“Strive not to be a success, but rather to be of value.” –Albert Einstein
I am excited and honored to begin my term as IMA® Global Board Chair. It’s truly humbling to follow in the footsteps of the almost 100 men and women who held this role before me and to reflect on the positive impact each of them had not only on IMA members but also the profession at large.
After I accepted this role, I was often asked how I would evaluate my own success and my contribution to advancing the mission of IMA and the profession. To answer that question, I look to my professional life. I have been part of the academic community for more than 30 years, and I, along with many of my colleagues, recognize that we must be forward-looking to help our students be relevant, impactful, and focused less on the repetitive transaction-based skills that formed the foundation of curricula in the past.
For example, practitioners are now discussing the potential impacts and implementation hurdles from digital transformations, such as the adoption of Industry 4.0. In this age of connectivity, data is a valuable resource, and we need to teach students how to not only analyze but also leverage this data in order to improve decision making and help create the future they want to see.
By empowering students in this way, we’re also supporting and helping advance IMA’s mission of knowledge creation and dissemination. Through cooperation with higher education, IMA can help translate changes in the “real world” into curriculum and educational offerings. At the same time, the academic community can help provide practitioners with unbiased guidance for facing the challenges ahead.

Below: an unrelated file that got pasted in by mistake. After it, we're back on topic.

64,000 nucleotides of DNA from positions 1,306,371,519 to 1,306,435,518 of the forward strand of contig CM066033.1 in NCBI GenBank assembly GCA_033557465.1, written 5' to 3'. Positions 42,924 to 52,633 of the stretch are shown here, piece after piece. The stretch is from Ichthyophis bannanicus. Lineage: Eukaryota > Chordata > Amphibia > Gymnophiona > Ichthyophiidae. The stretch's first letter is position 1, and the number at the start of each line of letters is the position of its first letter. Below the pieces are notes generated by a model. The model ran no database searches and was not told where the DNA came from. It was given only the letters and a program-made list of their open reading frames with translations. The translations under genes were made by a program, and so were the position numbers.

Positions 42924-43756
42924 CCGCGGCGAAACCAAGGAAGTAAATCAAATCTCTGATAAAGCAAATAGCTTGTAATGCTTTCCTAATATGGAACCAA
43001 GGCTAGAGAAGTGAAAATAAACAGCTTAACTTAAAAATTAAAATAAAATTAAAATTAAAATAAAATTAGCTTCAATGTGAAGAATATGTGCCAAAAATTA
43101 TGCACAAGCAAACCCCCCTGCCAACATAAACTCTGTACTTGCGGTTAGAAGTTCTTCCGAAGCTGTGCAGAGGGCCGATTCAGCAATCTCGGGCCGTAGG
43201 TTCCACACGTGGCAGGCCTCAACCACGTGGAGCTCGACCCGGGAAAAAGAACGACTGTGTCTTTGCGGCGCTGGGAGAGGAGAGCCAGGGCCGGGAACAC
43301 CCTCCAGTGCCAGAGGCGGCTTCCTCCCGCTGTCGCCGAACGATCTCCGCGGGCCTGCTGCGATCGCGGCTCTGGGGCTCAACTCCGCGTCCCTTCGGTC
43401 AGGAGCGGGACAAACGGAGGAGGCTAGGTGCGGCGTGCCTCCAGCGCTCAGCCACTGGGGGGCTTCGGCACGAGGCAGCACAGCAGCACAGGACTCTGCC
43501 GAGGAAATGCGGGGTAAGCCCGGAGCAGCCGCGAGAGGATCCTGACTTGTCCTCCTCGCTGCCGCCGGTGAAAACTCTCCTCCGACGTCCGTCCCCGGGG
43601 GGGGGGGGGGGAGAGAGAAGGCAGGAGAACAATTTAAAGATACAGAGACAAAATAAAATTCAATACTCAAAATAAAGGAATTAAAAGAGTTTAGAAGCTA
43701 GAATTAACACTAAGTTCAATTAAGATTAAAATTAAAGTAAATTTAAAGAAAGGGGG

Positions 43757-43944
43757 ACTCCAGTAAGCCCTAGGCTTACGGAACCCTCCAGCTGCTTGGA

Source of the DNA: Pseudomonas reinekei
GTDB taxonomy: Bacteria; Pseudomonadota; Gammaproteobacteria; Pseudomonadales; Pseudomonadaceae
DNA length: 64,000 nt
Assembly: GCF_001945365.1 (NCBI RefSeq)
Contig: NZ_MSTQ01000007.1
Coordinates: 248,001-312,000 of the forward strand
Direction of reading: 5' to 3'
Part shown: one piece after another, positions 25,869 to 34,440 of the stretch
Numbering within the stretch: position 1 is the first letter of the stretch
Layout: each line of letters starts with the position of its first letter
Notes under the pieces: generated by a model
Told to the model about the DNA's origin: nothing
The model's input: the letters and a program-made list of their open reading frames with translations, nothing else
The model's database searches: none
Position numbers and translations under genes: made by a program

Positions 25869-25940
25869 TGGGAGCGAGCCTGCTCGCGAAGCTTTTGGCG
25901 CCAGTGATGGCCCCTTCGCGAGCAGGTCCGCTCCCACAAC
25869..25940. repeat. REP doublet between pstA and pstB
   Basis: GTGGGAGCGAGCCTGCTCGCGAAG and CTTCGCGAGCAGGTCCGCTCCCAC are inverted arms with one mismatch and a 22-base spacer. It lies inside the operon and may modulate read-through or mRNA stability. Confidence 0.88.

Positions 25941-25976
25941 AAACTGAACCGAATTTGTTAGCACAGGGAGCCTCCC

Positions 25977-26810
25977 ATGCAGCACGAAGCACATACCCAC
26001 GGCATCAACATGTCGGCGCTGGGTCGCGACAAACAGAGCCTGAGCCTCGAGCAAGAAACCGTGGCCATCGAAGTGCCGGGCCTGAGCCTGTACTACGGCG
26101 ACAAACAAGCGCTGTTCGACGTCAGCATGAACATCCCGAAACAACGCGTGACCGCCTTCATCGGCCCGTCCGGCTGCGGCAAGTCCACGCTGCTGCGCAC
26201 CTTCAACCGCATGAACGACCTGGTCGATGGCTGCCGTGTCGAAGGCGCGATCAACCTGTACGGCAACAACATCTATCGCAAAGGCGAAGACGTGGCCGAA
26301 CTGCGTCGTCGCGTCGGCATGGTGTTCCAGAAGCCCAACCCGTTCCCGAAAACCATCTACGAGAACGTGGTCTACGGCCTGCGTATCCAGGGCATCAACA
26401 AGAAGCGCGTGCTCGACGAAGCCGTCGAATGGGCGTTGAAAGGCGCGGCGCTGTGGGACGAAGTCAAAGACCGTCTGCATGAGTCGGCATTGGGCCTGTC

And so, I return to the question of how I would evaluate my own success and my contribution to the advancing of IMA and the profession. Thinking of the quote by Albert Einstein, my answer is this: I will be successful as IMA Chair based on the value I provide to IMA in furthering its mission to help current and future members find ways to grow and succeed professionally as a result of their IMA membership.
Management accountants who will fill the talent pipeline need to be adaptable, resilient, and dedicated to lifelong learning. Many of the valuable skills they need to develop are described in the IMA Management Accounting Competency Framework and are assessed on the exams for both the CMA® (Certified Management Accountant) and CSCA® (Certified in Strategy and Competitive Analysis) certifications.
I look forward to working with the Global Board, IMA staff, and all members around the world to accomplish our goals for the next year, including strengthening the foundation that represents the future of our organization and the profession. And I close with a question, or maybe a challenge: How will you find ways to be of value?
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